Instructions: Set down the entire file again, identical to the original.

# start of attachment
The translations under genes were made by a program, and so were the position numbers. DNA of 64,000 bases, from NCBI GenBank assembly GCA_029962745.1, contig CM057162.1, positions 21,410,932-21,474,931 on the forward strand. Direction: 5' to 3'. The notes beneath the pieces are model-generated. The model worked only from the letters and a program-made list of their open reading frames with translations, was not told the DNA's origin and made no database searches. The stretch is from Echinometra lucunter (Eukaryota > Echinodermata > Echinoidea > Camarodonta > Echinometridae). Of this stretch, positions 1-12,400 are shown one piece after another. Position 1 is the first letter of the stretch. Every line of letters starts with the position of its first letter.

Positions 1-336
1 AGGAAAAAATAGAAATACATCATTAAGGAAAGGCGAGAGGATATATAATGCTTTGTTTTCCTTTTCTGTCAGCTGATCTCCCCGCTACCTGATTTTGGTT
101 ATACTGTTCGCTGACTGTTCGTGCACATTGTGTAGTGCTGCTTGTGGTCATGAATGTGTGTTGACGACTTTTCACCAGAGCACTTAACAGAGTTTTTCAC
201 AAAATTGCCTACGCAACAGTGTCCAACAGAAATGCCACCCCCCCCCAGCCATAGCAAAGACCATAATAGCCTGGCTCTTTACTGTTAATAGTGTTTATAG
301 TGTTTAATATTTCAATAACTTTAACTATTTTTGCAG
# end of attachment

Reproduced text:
The translations under genes were made by a program, and so were the position numbers. DNA of 64,000 bases, from NCBI GenBank assembly GCA_029962745.1, contig CM057162.1, positions 21,410,932-21,474,931 on the forward strand. Direction: 5' to 3'. The notes beneath the pieces are model-generated. The model worked only from the letters and a program-made list of their open reading frames with translations, was not told the DNA's origin and made no database searches. The stretch is from Echinometra lucunter (Eukaryota > Echinodermata > Echinoidea > Camarodonta > Echinometridae). Of this stretch, positions 1-12,400 are shown one piece after another. Position 1 is the first letter of the stretch. Every line of letters starts with the position of its first letter.

Positions 1-336
1 AGGAAAAAATAGAAATACATCATTAAGGAAAGGCGAGAGGATATATAATGCTTTGTTTTCCTTTTCTGTCAGCTGATCTCCCCGCTACCTGATTTTGGTT
101 ATACTGTTCGCTGACTGTTCGTGCACATTGTGTAGTGCTGCTTGTGGTCATGAATGTGTGTTGACGACTTTTCACCAGAGCACTTAACAGAGTTTTTCAC
201 AAAATTGCCTACGCAACAGTGTCCAACAGAAATGCCACCCCCCCCCAGCCATAGCAAAGACCATAATAGCCTGGCTCTTTACTGTTAATAGTGTTTATAG
301 TGTTTAATATTTCAATAACTTTAACTATTTTTGCAG